2K Cineform 444

Mike McCarthy   December 14, 2007   No Comments on 2K Cineform 444

While Cineform’s initial products were developed for broadcast-level HD 10bit 4:2:2 YUV editing, they have added many other features to their compression format, many of which I have had the opportunity to take advantage of during my last few projects.  One of the first improvements that was made over a year ago was an increase in the maximum frame size, from 1080p to 2K.

Originally the only way to generate Cineform AVI files at this resolution was to scan film to DPXs, and then convert those image sequences, presumably in After Effects.  Interestingly, while being at 2K resolution, these files were being downsampled to YUV colorspace, which improved compression rates and performance, at the expense of the quality certain color information.  Eventually the SI-2K camera provided a second root source of Cineform2K imagery, that did not involve converting from an uncompressed source file at any point in the process.  I anticipate we will see 2K data being captured over SDI directly to Cineform files in the near future, if they are not doing so already, as both AJA and BMD have products with the required hardware capability.

The SI-2K brought with it one other new option to the format, which was an alternate pre-debayer RAW ‘colorspace’ instead of the YUV data that was normally being compressed.  CineformRAW video files had even better compression ratios, but the only way to take advantage of the benefits of pre-debayered images was by tapping directly into a single sensor imager, as the SI-2K did.  This eventually led to a third underlying option, with the development of Cineform 444.

Cineform444 allows full RGB encoding, processing, and mastering of image data, which is the norm in a digital intermediate environment.  The RAW files of the SI-2K had the required information for RGB processing, but it hadn’t been fully taken advantage of until that point.  DPX filmscans have full RGB info, as do most still images and CGI files.  Only ‘broadcast video’ files and formats are limited to YUV.  While increasing file sizes and processing requirements, this RGB processing brought the “Cineform Intermediate” to the next level quality wise.  Cineform now shows off their format in comparison the the popular HDCam-SR format, which doesn’t directly compare since SR can’t be accessed natively, but it communicates the idea to people who still think in terms of tape formats.  I believe SR tapes that are recorded in 444 RGB can be captured directly to Cineform444 via BMD hardware, but I have not had the opportunity to test that myself.  I have worked on projects where we captured 444 RGB data uncompressed through a BMD Multibridge, and then later converted parts to Cineform444 to work with.  I have also extracted CineformRAW files from the SI-2K directly to full range Cineform444 files.  Either way, this workflow has allowed me to work on visual effects shots at full 2K resolution in RGB, on my system at home without a dedicated RAID, and even on my laptop if I could suffer the 12inch screen size.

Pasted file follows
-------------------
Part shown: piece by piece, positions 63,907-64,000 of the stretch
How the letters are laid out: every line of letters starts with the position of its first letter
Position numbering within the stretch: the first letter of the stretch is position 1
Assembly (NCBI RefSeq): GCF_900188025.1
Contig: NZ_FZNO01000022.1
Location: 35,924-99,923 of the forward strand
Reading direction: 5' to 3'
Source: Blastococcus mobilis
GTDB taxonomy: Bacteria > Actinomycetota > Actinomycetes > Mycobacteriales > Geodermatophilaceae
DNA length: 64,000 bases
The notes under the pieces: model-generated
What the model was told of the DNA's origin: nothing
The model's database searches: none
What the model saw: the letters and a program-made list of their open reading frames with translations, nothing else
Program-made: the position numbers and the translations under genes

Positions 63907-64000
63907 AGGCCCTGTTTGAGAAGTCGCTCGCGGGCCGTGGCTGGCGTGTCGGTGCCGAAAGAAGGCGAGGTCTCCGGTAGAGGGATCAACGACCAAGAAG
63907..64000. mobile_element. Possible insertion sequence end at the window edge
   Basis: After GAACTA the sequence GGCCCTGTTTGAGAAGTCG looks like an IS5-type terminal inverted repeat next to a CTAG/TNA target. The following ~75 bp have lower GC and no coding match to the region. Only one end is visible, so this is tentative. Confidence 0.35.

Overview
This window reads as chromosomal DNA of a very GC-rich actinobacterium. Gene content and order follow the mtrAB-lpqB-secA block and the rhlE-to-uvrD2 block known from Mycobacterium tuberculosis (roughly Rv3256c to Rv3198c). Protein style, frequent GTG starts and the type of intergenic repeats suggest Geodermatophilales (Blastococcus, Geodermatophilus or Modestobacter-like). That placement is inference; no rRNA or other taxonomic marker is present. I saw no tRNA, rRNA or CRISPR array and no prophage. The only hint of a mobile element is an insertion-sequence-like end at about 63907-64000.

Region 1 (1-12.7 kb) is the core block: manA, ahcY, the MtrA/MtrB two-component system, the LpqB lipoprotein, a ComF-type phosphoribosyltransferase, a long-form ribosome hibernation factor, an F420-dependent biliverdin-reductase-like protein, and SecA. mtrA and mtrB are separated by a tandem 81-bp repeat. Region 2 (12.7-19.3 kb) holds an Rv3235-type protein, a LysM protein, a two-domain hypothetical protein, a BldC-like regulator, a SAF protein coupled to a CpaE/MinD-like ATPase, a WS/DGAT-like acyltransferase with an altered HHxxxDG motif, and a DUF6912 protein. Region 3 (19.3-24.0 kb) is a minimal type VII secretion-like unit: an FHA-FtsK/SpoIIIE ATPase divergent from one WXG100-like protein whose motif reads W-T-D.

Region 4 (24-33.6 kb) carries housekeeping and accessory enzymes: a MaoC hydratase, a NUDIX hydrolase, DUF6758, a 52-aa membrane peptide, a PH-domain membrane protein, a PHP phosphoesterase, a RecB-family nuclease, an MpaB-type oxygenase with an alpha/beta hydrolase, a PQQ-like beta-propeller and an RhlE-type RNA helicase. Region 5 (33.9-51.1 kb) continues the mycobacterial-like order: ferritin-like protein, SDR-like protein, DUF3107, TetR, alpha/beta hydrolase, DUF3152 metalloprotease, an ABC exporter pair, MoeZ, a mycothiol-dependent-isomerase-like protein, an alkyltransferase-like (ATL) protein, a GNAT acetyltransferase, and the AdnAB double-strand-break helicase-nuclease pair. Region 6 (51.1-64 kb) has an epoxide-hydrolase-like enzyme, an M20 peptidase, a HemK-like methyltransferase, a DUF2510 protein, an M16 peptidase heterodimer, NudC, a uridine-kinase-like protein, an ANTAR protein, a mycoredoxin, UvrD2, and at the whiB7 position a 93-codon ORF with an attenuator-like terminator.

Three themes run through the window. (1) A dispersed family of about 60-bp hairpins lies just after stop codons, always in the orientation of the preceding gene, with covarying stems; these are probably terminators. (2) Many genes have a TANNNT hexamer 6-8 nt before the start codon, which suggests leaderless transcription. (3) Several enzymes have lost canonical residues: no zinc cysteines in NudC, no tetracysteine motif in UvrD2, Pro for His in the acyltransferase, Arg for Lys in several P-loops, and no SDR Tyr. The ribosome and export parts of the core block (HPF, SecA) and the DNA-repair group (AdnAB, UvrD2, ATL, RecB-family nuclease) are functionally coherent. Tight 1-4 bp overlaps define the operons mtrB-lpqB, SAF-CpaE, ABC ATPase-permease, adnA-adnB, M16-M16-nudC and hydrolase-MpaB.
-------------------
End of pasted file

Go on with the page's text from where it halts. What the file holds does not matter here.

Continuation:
Around the same time that the Cineform444 capabilites were being developed, the option to include an imbedded alpha channel was added, and the maximum bit depth was increased from 10bit to 12bit.  I have yet to take advantage of the 12bit capability, but the embedded alpha channel can be useful for everything from animated titles to visual effects.  I find the biggest gains from this development when using Cineform for my After Effects work.

Cineform has also been working to develop a cross-platform solution, so that Cineform compressed media can be easily shared between Macs and PCs.  Their first step was to develop a Quicktime wrapper for their original AVI codec.  Next, they ported the compression codec to OSX, assisted I am sure, by Apple’s switch to Intel processors.  The last steps remaining to be completed are an accelerated CineformRT engine for the new Mac version of PremierePro CS3, and an OSX port of their HDLink conversion tool.  At this point Cineform is the only reliable compressed format for transfering video between Windows and OSX systems, besides saving to a DPX sequence, which has obvious disadvantages.

As mentioned in an earlier post, Cineform has recently released a beta of their next improvement to the capabilities of their format, with support for 4K imagery, or higher.  Although 4K filmscans could be used as source, their immediate target is data from the Red One camera, with 4K output from the RedCine conversion utility.  With wavelet compression for efficient reduced resolution decoding, RGB colorspace, 10 or 12bits of color depth, support for alpha channels, and cross platform compatibilty, Cineform seems well positioned to meet the needs of this emerging market.

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